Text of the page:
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Can Alcohol and Smoking Cause Hypertension?

Can Alcohol and Smoking Cause Hypertension?

Can alcohol and smoking cause hypertension?

First of all, it helps to know how hypertension, or high blood pressure, arises.

Hypertension is caused by a variety of factors, from age, genetics, to lifestyle, which is the only cause we can still fairly control.

And so making certain lifestyle changes, like giving up smoking and moderating alcohol consumption can help minimize the risk of hypertension in the future.

This is because both of these lifestyle factors can increase the risk of developing hypertension, or high blood pressure, which in turn increases the risk of developing cardiovascular disease later on in life.

Whether you have already been diagnosed with high blood pressure or have hypertension risk factors, it is always best to be one step ahead to maintain heart health.

And the first step is to know exactly what you should be protecting yourself against.

How can alcohol and smoking cause hypertension?

can alcohol and smoking cause hypertension

What smoking can do to blood pressure

Smoking causes an immediate spike in blood pressure. The nicotine in tobacco products stimulates the release of chemicals that can constrict blood vessels and contribute to high blood pressure.

Smoking also causes long-term damage to blood vessels, by constricting flow and circulation to other organs over time. This further increases the chance of developing heart problems in the future.

And so the combination of smoking and hypertension puts you at greater risk of having a heart attack, stroke, or other cardiovascular event compared to non-smokers with hypertension.

What drinking alcohol can do to blood pressure

Alcohol consumption, around three or more drinks in one setting, can cause increased blood pressure levels.

When done habitually, heavy alcohol consumption can lead to long-term hypertension.

And so moderating alcohol consumption can help keep blood pressure in check and prevent health problems.

The recommended amount is to have no more than one alcoholic beverage per day for women, and no more than two drinks per day for men.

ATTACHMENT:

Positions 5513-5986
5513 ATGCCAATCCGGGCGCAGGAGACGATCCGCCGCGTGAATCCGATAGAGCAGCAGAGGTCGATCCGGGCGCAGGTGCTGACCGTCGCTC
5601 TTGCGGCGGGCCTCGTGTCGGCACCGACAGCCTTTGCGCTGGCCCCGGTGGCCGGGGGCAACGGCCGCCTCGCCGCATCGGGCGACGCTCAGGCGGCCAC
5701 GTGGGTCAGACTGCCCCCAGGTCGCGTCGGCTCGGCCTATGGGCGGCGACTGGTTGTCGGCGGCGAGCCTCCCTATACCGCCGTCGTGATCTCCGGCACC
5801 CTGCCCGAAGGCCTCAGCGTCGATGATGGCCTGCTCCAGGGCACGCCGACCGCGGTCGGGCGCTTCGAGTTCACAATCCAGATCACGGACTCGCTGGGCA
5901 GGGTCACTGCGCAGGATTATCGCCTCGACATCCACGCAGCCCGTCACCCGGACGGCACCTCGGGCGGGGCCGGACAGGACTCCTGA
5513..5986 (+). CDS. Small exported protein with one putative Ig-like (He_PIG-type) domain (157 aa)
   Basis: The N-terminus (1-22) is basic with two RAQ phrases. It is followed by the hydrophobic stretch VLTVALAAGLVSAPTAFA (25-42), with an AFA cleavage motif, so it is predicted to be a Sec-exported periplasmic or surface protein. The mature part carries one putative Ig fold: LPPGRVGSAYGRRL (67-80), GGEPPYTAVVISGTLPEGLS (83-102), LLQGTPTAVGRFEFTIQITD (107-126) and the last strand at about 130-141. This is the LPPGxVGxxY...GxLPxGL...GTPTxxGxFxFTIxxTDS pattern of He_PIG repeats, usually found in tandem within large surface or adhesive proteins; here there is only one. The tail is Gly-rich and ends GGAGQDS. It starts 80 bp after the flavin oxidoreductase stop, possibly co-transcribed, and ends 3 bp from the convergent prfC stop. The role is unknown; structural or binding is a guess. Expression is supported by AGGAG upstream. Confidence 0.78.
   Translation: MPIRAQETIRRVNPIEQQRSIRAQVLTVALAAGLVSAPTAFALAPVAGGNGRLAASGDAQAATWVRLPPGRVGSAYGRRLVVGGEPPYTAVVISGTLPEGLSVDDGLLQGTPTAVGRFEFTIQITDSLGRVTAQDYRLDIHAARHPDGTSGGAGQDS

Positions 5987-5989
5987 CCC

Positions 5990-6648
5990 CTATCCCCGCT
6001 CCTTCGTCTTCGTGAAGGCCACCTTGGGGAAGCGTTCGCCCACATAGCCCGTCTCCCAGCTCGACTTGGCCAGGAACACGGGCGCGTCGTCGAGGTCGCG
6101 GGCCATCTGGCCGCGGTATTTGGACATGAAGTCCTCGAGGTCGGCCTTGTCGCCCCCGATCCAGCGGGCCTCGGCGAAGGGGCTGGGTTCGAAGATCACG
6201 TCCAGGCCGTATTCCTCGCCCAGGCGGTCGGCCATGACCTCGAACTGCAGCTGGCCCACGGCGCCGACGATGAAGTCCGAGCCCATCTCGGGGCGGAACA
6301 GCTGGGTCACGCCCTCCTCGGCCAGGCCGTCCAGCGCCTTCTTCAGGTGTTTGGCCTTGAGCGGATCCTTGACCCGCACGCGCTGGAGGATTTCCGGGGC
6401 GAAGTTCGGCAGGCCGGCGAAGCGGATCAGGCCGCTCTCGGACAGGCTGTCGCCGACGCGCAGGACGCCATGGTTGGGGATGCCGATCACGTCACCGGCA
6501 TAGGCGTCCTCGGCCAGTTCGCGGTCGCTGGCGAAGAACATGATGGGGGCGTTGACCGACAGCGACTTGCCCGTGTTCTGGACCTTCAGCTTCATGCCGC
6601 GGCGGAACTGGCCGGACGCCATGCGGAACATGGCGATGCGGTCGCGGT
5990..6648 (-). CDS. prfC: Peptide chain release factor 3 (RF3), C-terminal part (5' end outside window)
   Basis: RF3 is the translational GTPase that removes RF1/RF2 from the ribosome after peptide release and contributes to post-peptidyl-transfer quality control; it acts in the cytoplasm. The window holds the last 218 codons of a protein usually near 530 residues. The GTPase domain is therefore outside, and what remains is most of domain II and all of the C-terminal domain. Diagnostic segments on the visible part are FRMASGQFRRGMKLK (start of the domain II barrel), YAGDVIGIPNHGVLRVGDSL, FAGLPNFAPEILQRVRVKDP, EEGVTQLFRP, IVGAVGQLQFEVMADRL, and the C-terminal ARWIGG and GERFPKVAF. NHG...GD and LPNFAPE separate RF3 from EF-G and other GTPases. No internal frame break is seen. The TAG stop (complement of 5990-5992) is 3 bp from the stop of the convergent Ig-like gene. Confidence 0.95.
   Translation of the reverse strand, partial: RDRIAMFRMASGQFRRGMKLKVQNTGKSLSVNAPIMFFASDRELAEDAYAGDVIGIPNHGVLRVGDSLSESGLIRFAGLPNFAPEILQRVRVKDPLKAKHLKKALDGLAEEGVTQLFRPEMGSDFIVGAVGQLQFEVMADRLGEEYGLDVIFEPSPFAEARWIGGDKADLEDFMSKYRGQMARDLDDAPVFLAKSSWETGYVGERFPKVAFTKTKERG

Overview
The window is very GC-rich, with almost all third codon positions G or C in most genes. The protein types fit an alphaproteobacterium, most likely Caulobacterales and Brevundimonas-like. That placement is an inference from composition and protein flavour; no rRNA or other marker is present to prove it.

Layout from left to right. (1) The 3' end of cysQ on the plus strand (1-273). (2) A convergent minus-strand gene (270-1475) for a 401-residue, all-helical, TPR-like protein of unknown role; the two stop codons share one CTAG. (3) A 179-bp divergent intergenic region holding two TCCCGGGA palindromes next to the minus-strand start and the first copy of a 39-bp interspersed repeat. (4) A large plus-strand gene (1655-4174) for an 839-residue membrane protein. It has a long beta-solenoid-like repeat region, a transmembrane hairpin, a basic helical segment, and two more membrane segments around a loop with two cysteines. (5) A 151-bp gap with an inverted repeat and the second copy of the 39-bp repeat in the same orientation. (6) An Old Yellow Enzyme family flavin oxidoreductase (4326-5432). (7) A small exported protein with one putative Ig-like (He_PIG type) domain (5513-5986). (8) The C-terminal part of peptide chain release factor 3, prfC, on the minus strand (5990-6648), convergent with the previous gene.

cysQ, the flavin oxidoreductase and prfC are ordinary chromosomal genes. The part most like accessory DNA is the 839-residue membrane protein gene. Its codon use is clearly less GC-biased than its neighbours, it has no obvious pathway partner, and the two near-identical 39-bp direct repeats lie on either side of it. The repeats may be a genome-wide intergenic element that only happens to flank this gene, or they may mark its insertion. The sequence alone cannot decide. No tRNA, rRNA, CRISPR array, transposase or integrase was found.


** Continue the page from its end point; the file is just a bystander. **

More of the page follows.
Moderating alcohol consumption and quitting smoking

It can be quite challenging to moderate alcohol consumption or quit smoking. But it can be done.

The key is taking the first step, and getting the right support and motivation to help you along the way.

Here are some good ideas to get started.

Commit to quitting

It could help to be very firm with your intention to quit smoking or lessen alcohol intake.

Some tips would be to set a date and eve, sign a contract, to condition your mind on the track of giving up these long-held habits.

Getting rid of all of your tobacco supplies – cigarettes, lighters, ashtrays, anything related to smoking – and checking with your doctor about trying a nicotine patch or gum can also help.

Avoid known triggers

Do you find yourself craving a cigarette while watching TV, after eating, or during a phone conversation?

Keeping yourself busy to avoid those triggers can help. You can try taking a walk after meals, instead of watching TV or meeting up with friends for coffee, instead of drinks.

Stay busy

To make the transition easier, engaging in a fun activity to take your mind off smoking and drinking – going to the mall to shop or watch movies or staying in to learn a new hobby and skill give you a sense of enjoyment and satisfaction.

Make alcohol a limited indulgence

Instead of settling in on the couch with a six-pack or a bottle of wine, try limiting alcohol consumption to one drink per day. Be sure to remember serving sizes – a serving of wine is 5 ounces; a serving of beer is 12 ounces; and a serving of liquor is 1.5 ounces.

Recognize the signs of dependence

If you have a difficult time limiting alcohol, you might need extra support. Seek out trusted relatives and friends to help you through it.

And when alcohol starts affecting work, school, or relationships, it is time to seek professional help. Support groups can help, but a detoxification program (complete withdrawal from alcohol use) and rehabilitation may be necessary if you are a heavy drinker.

And most importantly, be gentle with yourself.

Give yourself permission to falter once in a while. And when you do, get back up and try again tomorrow.

The road to better health can be filled with obstacles. And quitting smoking or regulating alcohol consumption isn’t a one-time thing. It often requires constant commitment and continuous motivation to be able to stick to it.

But with the right information, resources, and support the process of minimizing these risk factors of hypertension can be a whole lot easier.


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Written by Kristel Dacumos-Lagorza Updated Jul 25, 2020
Medically reviewed by Mike-Kenneth Go Doratan, M.D.